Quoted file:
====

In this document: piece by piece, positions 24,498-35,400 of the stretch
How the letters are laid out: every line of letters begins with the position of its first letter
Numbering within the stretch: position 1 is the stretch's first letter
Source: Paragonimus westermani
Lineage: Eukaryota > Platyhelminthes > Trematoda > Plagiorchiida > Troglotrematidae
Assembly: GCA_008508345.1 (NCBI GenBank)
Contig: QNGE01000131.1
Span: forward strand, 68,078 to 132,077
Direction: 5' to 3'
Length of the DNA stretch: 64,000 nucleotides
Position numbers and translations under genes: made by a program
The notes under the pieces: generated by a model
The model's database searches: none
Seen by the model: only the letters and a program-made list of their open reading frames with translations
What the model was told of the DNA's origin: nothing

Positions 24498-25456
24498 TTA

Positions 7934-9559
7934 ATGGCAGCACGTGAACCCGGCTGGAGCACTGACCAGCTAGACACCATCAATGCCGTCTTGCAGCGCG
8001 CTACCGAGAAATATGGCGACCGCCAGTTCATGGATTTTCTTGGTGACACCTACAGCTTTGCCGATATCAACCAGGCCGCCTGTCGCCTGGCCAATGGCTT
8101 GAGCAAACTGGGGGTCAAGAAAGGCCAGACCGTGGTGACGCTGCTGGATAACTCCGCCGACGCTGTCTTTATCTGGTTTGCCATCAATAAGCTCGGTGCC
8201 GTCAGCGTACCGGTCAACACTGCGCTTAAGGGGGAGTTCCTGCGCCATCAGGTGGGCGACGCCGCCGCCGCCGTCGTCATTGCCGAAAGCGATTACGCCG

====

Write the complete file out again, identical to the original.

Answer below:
In this document: piece by piece, positions 24,498-35,400 of the stretch
How the letters are laid out: every line of letters begins with the position of its first letter
Numbering within the stretch: position 1 is the stretch's first letter
Source: Paragonimus westermani
Lineage: Eukaryota > Platyhelminthes > Trematoda > Plagiorchiida > Troglotrematidae
Assembly: GCA_008508345.1 (NCBI GenBank)
Contig: QNGE01000131.1
Span: forward strand, 68,078 to 132,077
Direction: 5' to 3'
Length of the DNA stretch: 64,000 nucleotides
Position numbers and translations under genes: made by a program
The notes under the pieces: generated by a model
The model's database searches: none
Seen by the model: only the letters and a program-made list of their open reading frames with translations
What the model was told of the DNA's origin: nothing

Positions 24498-25456
24498 TTA

Positions 7934-9559
7934 ATGGCAGCACGTGAACCCGGCTGGAGCACTGACCAGCTAGACACCATCAATGCCGTCTTGCAGCGCG
8001 CTACCGAGAAATATGGCGACCGCCAGTTCATGGATTTTCTTGGTGACACCTACAGCTTTGCCGATATCAACCAGGCCGCCTGTCGCCTGGCCAATGGCTT
8101 GAGCAAACTGGGGGTCAAGAAAGGCCAGACCGTGGTGACGCTGCTGGATAACTCCGCCGACGCTGTCTTTATCTGGTTTGCCATCAATAAGCTCGGTGCC
8201 GTCAGCGTACCGGTCAACACTGCGCTTAAGGGGGAGTTCCTGCGCCATCAGGTGGGCGACGCCGCCGCCGCCGTCGTCATTGCCGAAAGCGATTACGCCG